3. Results and Discussion

3.1. Compatibility of Lipase with Surfactants and Commercial Detergents

For effective use under harsh detergent industry conditions, lipolytic enzyme must be compatible and stable with all commonly used detergent formulation ingredients such as surfactants [13]. The S. arlettae lipase has been shown excellent compatibility and stability in presence of anionic and nonionic surfactants as well as in commercial detergents. The enzyme showed increased stability in presence of SDS and Tween 80, and similar results were also reported for lipases from Aspergillus sp. and Rhizopus sp. [14, 15]. Among various detergents tested, better enhanced lipase activity has been observed with wheel and an 6% enhancement with SDS over control. (Figure 1). However, the lipase activities of Ralstonia pickettii [16] and Aspergillus carneus were inhibited in the presence of SDS [17] while the activity was increased in case of H. lanuginosa lipase [18].

374967.fig.001
Figure 1: Compatibility of S. arlettae lipase with surfactants and detergents. For the control, lipase was incubated with buffer devoid of surfactants and detergents and its activity was taken as 100%. All values are represented as mean sd of three replications.
3.2. Lipase Compatibility with Oxidizing Agents

Bleach stability of lipase was also checked in presence of hydrogen peroxide, sodium hypochlorite, sodium perborate, and sodium peroxide. The lipase was highly stable towards oxidizing agents at 1.5% concentration for 1 h at 30°C and it retained 92% of activity even at 2.0% concentration of hydrogen peroxide, while activity was gradually decreased with an increase in Conc. of sodium perborate and sodium hypochlorite from 1.0 to 2.0% (Figure 2). Remarkably, the present lipase exhibited better resistance towards strong oxidizing agents especially hypochlorite (95% activity at 1.0% concentration) compared to the relative activity of Lipolase (Novozymes, Denmark), which exhibited 43% activity after 1 h treatment as reported by Rathi et al. [7]. Therefore, the higher stability in presence of oxidizing agents makes this alkaline lipase is an ideal enzyme that can be incorporated into any detergent formulation for enhanced results.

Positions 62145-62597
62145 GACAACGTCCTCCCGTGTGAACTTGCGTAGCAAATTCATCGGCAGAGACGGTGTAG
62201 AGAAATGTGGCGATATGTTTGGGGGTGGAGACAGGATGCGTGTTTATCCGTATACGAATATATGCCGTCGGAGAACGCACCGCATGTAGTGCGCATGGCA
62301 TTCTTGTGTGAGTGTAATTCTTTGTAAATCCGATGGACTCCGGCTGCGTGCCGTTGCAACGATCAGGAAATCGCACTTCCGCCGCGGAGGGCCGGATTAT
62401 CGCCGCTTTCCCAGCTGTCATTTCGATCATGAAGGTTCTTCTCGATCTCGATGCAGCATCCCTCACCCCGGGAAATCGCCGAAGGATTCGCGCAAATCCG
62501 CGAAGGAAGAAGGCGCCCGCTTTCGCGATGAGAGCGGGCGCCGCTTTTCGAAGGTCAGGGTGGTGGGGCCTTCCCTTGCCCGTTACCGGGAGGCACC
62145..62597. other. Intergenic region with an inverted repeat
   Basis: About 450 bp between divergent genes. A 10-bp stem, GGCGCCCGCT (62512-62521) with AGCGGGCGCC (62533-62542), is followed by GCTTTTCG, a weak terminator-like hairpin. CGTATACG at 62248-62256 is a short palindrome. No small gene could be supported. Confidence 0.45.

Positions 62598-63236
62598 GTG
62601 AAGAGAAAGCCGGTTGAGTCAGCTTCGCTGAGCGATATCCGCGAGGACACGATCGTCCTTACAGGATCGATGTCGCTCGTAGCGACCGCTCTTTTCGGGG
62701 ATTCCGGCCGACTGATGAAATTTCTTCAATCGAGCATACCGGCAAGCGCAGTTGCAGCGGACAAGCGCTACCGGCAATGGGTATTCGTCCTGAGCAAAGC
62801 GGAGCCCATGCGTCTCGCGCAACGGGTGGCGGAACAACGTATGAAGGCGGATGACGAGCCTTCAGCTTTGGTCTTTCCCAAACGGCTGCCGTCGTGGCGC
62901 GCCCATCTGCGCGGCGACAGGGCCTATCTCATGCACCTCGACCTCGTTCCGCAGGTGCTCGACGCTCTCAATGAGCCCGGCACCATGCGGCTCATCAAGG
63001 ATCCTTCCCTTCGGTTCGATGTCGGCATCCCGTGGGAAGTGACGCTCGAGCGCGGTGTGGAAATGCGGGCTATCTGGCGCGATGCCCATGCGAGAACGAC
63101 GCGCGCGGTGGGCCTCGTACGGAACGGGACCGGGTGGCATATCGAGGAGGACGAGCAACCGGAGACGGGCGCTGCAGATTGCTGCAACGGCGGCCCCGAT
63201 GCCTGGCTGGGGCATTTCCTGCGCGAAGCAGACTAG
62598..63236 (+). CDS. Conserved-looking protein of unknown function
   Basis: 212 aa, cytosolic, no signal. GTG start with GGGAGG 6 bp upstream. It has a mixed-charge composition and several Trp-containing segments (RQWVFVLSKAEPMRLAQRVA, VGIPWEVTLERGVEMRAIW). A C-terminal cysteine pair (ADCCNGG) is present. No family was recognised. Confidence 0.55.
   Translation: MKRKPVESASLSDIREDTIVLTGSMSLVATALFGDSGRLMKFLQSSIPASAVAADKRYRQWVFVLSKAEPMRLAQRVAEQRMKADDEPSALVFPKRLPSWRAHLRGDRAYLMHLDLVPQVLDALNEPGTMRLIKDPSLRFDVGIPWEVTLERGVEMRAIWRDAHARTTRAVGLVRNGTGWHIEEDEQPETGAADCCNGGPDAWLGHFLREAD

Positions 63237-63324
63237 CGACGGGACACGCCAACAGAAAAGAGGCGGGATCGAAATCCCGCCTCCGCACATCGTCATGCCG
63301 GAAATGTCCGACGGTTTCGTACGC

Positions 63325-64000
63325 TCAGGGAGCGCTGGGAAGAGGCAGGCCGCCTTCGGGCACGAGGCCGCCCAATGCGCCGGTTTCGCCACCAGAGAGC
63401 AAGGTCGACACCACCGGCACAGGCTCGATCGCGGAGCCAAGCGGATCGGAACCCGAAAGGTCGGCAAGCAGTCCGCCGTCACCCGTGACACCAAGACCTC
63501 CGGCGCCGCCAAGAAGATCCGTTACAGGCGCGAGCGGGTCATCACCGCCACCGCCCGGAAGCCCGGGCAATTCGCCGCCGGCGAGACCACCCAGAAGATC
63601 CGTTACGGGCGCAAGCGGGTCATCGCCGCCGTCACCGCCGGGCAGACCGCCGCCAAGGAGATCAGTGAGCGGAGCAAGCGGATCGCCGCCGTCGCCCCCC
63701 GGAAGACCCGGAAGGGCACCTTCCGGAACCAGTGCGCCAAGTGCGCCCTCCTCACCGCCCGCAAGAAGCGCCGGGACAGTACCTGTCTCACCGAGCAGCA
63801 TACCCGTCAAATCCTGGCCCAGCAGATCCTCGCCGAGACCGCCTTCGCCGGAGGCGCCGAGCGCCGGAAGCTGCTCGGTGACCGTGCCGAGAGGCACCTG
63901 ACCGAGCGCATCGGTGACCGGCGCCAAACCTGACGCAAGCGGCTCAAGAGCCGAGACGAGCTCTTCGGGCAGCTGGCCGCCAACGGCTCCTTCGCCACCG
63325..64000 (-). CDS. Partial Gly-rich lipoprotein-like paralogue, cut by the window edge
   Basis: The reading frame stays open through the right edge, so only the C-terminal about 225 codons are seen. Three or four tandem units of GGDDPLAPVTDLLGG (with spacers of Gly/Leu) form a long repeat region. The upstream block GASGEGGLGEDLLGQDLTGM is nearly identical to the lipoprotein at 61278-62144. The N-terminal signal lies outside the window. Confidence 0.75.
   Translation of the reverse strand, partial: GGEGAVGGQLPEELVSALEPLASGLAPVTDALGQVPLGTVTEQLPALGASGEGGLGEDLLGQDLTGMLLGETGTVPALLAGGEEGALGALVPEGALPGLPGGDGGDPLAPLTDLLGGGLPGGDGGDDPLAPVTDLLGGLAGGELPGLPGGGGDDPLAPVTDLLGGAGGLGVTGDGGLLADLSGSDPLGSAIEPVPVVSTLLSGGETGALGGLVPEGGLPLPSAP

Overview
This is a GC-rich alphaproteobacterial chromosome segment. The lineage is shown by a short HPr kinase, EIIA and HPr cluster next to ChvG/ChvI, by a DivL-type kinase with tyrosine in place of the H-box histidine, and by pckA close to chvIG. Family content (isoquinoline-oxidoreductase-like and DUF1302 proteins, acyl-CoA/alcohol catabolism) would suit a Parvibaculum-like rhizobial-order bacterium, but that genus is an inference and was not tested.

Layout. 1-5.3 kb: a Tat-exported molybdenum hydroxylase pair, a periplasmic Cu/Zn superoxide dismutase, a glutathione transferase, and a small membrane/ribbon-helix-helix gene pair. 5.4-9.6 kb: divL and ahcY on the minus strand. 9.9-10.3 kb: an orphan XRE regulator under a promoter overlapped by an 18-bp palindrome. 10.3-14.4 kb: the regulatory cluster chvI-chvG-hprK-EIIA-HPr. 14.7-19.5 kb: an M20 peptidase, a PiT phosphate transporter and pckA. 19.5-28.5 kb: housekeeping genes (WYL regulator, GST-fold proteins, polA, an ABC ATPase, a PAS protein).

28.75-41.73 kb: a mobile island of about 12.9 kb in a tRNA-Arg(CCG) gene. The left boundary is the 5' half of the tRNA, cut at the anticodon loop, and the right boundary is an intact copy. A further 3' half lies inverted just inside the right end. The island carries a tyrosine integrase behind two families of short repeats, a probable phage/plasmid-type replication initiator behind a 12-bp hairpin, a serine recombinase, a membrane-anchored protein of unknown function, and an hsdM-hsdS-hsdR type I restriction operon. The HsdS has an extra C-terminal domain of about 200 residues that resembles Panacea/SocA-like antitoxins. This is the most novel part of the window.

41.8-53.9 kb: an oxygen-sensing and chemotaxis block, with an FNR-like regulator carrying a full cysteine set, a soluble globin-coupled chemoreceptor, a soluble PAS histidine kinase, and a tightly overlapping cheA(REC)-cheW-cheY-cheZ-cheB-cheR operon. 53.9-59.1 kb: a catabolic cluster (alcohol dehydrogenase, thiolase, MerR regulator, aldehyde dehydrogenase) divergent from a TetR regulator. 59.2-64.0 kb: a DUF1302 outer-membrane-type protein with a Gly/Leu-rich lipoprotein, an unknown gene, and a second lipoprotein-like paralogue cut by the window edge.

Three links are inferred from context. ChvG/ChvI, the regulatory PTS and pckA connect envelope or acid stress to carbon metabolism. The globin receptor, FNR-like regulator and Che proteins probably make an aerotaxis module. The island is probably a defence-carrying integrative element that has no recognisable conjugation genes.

374967.fig.002
Figure 2: Compatibility of S. arlettae lipase with oxidizing agents. For the control, lipase was incubated with buffer alone without oxidizing agent and its activity was taken as 100%. All values are represented as mean sd of three replications.
3.3. Effect of Detergent and Its Concentration on Oil Removal

Effect of different commercial detergents on oil removal has been shown in Table 2. Among all detergents (0.3%), higher oil removal (52%) has been observed with Wheel and it has been chosen for subsequent studies. In detail, the lipase was more effective with nonionics than with anionics which attributes to the higher enzyme activity inhibition by anionic surfactants [19, 20]. The relation between the Conc. of surfactant along with lipase and oil removal has been shown in Figure 3. At any detergent (Wheel) Conc. the oil removal with BDL solution has been found to be higher than with BD solution, which shows the advantage of lipase inclusion in the detergent formulation. Based on the present results, the usage of S. arlettae lipase with 0.5% Wheel improves the oil removal from soiled cotton fabric by 37% (B + D)–49% (B + D + L) utilizing 30 U of lipase at 37°C in 30 mins. of (Figure 3), and forecasting the lipase ability to use as an detergent additive.

tab2
Table 2: Effect of lipase on removal of olive oil from cotton fabric with various detergents.